Remember the Late Night Wars?
Letterman vs. Leno was the grudge match for the ages. They even made a movie about the dueling talk-show titans.
Today, late-night comedians pal around on stages and podcasts, putting competition aside for what they see as the greater good.
Survival, for starters.
Late-night revenue and ratings are spiraling downward, and the format may go the way of the 8-track tape. More importantly, a strong late-night lineup lets liberals smite the Right five days a week.
They’re on the same team, and they realize the power of their progressive messaging. It’s also why any left-leaning piece of art, from “The Comey Rule” to the latest Michael Moore film, earns copious coverage in the mainstream media.
The number of fawning stories about Hulu’s “The 1619 Project” is a glaring, grade-A example.
How are conservatives responding? Infighting. Isolationism. Ignorance. It’s a disaster, especially for the rare, right-leaning artist hoping to promote his or her work.
The Left maintains a strong, unified cultural front. The Right has nothing of the sort.
Consider the case of John Nolte, senior writer at Breitbart News. His new novel, “Borrowed Time,” is a smart, sophisticated tale with his conservative DNA baked into it. It never preaches, but the novel reflects his traditional worldview.
The story follows Joshua Mason, an immortal man whose curse is knowing everyone he ever loves will grow old and die while he keeps on living. “Borrowed Time” examines love, sacrifice and the encroaching techno-Nanny State, hinted at in the book’s singular phrase, the “All at Once.”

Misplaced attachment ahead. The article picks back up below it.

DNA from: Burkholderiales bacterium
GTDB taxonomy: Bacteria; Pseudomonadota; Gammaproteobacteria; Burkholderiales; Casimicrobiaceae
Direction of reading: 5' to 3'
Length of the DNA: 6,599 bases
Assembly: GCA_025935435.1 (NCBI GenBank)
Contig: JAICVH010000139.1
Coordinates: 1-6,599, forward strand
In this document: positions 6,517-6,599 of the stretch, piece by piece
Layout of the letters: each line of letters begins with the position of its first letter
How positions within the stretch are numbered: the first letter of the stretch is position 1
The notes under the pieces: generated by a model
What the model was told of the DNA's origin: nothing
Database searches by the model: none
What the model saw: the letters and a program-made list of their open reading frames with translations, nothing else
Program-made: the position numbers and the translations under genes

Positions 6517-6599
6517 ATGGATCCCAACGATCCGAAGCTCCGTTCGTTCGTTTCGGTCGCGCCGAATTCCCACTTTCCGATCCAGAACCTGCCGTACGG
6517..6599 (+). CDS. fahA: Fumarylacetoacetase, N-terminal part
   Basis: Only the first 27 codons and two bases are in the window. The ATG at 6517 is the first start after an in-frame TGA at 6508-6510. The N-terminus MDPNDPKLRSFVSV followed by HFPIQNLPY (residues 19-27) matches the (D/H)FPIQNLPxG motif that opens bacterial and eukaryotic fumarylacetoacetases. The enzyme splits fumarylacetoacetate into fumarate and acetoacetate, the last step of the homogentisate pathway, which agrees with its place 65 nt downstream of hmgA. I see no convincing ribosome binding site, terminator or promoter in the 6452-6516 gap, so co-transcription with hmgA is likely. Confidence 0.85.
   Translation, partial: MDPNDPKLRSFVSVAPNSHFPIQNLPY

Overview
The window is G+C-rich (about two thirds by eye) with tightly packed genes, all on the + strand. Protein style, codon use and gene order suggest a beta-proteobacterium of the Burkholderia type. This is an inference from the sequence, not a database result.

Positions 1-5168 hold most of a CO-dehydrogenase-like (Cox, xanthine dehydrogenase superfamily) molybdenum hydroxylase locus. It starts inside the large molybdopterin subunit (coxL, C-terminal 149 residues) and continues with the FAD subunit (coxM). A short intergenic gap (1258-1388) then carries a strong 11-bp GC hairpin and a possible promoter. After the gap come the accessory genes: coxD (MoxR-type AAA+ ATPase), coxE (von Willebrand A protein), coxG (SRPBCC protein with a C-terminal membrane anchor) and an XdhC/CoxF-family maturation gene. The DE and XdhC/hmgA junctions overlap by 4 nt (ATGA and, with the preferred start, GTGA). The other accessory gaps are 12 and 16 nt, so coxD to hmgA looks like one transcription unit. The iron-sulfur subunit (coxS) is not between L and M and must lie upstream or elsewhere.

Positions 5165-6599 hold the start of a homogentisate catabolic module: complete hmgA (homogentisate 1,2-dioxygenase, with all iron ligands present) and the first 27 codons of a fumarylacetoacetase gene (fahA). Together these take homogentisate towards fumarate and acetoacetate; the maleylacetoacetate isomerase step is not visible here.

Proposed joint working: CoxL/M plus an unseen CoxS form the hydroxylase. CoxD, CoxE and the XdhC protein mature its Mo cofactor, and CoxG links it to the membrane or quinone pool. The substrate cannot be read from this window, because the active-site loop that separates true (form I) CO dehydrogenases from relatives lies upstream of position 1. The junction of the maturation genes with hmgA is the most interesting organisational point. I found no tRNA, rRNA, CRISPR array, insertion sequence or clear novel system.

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It’s the perfect example of excellent, right-leaning art, the kind in such short supply. Yet Nolte told The Hollywood in Toto Podcast in an upcoming episode that his book publisher reached out to roughly 100 right-leaning media sources to see if they could interview the author and, by extension, promote the book.
Two replied. Two. Out of 100.
Robert Davi knows the feeling.
The legendary “Goonies” and “License to Kill” star directed “My Son Hunter” last year, a serio-comic X-ray of the embattled First Son. No one in Hollywood would touch the subject, so Davi teamed with Phelim McAleer and Breitbart News to bring the tale to small screens everywhere.
The film has only grown in stature given all we’ve learned over the past year about the Biden crime hustle. “My Son Hunter” stars Lawrence Fox as the troubled Hunter Biden, a film skewering both the man’s personal demons and his corrupt Capitol Hill presence.
Except Davi told the Pop Culture Warriors podcast he didn’t get much help in the promotional department, particularly from Right-leaning news outlets and conservative politicians.
“Here’s this film a conservative does, and we get it out there somewhat nicely. Yet each week, as something else is unfolding that’s in our story, you’d think they’d say, ‘let’s show a clip from the film, let’s dramatize it and go support ‘My Son Hunter’ the way they did ‘Sound of Freedom.'” Davi said of the Angel Studios’ hit. “There’s a jealousy in terms of not promoting anybody else’s material.”
Ironically, “My Son Hunter” earned plenty of (negative) press from mainstream outlets but modest coverage in right-leaning venues.
The problem extends throughout the GOP and its constituents, and it needs to stop, the actor/director warns.
“Culture has a more lasting effect than a blurb on something. Also, celebrate your artists who are courageous enough to do something. Lift us up,” Davi said. “If it was Alec Baldwin you bet your ass the Left would be piping that out every single day.”
Pop Culture Warriors co-host Brett R. Smith, a veteran illustrator, added his perspective to Davi’s comments.